Some time in the past few years, a copy of this memo came into my possession via the ex TV editor of Time Out, Alkarim Jivani (whose entry in the Urban Dictionary has to be the nicest ever).
It’s from the Comedy Script Editor of the BBC in 1974, who dismisses ‘Fawlty Towers’ as ‘dire’ and ‘a collection of cliches and stock characters’.
Sadly, the coffee stain is not contemporary, dating only from circa 2008.
John Cleese discusses the memo here. He has framed his copy, but I just gave mine to my mate Gabriel. Oh well.
A row has been going on for the past couple of weeks concerning Amnesty International after an employee, Gita Sahgal, accused the human rights group of getting too close to Moazzam Begg, a former Guantanamo Bay detainee with questionable beliefs, particularly with regard to the treatment of women. Sahgal has a point, and a host of media columnists have lined up to offer their support for the suspended Sahgal, describing her as a ‘principled feminist’, which I am sure she is.
However, having seen at first hand the way one such supporter behaves around women, I’ve been biting my lip both in horror and in hysterics. This is not a man who I would ever describe as a feminist, or even a friend of feminists. Or at least not a friend who I would want to leave alone with my girlfriend.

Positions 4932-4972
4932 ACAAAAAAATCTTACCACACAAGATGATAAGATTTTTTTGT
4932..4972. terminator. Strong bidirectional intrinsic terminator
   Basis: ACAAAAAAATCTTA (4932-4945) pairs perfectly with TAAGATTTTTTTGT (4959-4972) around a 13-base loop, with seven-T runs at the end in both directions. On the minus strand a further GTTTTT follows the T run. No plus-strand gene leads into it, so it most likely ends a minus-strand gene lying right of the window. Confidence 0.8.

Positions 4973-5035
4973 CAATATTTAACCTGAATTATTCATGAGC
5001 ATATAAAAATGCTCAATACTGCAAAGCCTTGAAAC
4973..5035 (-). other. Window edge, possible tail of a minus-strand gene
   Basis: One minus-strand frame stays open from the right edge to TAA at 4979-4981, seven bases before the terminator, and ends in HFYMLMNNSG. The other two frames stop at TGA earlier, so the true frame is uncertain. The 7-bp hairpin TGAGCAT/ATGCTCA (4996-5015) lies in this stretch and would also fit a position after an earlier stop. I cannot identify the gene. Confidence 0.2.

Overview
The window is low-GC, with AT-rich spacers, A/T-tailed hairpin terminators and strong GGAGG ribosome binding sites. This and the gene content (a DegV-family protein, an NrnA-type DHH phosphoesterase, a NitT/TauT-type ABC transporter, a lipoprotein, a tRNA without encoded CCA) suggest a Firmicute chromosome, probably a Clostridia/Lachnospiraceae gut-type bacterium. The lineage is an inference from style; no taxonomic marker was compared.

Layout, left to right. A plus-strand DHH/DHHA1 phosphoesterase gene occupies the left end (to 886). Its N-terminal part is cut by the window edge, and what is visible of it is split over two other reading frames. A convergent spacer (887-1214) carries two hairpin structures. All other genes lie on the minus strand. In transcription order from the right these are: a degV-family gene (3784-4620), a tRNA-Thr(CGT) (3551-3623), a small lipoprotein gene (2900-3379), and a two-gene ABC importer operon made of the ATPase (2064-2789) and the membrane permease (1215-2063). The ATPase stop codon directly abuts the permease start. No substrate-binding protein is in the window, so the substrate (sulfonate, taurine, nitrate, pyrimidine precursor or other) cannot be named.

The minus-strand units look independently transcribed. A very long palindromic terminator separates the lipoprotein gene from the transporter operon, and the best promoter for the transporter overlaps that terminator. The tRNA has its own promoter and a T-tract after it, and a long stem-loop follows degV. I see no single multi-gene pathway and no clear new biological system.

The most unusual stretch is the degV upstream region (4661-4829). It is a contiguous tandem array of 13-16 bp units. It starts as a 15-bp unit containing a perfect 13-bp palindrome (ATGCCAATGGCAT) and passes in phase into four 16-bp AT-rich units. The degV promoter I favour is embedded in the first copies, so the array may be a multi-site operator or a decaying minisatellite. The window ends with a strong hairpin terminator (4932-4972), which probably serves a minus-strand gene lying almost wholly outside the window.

It was a book launch and said commentator arrived drunk, boisterous bordering on the boorish; hawk-like eyes followed certain women round the room. So far, so sleazy, so what? But things escalated. At least two women had to fight off – literally – unwelcome but persistent advances.
The crowning glory came later on, after I had left, when the party repaired to a nearby wine bar and were assembled at a table. ‘Tell me,’ he slurred to his neighbour, while waving airily in the direction of two of his victims, ‘which one of these dumb bints is the easiest?’
What was it Stokely Carmichael once said when asked what position women should take in the Black Panther movement? ‘Any, as long as it’s horizontal.’
Principled feminists beware!